Food diaries may seem tedious—especially after doing one for 5 months as the Avaglianos have—but they are key to keeping you accountable for what you are eating. According to a study published in the Journal of the Academy of Nutrition and Dietetics researchers found that people who kept a food diary were more likely to lose weight than those who do not. They work for three simple reasons:
- If you have to write down eating a “bad” food, then you’re less likely to eat it.
- If you’re not losing weight, you can see why. You may even notice that maybe you aren’t recording all of those in between little snacks you’ve been having.
- If you are losing weight, then you’re doing something right and you can refer to your journal to see behaviors you need to increase.
You don’t need a special format for your journal just a small notebook that you can easily take with you or if you prefer, an online program or even a spreadsheet on your computer, that also works as well.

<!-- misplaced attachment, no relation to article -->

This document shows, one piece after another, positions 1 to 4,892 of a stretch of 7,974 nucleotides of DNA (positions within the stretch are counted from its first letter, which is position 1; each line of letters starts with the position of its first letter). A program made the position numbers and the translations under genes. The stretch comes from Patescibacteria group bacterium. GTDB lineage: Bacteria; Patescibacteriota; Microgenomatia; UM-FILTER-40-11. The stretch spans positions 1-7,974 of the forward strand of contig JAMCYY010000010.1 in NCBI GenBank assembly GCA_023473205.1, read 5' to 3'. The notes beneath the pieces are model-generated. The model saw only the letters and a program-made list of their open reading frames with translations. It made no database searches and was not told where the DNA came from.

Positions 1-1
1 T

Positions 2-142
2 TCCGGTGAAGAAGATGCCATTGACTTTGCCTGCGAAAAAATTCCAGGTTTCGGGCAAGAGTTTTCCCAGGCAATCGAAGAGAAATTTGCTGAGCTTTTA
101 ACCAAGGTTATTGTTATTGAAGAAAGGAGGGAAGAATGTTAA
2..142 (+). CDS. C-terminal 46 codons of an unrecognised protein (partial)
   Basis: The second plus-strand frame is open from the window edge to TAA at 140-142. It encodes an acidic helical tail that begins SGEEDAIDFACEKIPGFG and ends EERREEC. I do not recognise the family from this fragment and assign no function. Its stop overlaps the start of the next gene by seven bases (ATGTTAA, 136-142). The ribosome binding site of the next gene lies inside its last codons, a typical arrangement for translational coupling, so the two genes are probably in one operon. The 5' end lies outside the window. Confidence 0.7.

One key detail I recommend people write down when they note foods consumed: their mood. Sometimes it helps address other reasons you’re eating besides hunger. It’s also important to write down all of the beverages consumed because many unnecessary calories come from drinks and not food.
At the end of each week, review what you’ve written down; it will help you to figure out what you’re doing wrong or what you’re doing right!
Registered dietician Elizabeth Fassberg runs Eat Food, a New York City-based company that designs and delivers custom food and nutrition programs for businesses, organizations and individuals. She’s coaching the Avagliano family through the six-month Healthy Family Challenge.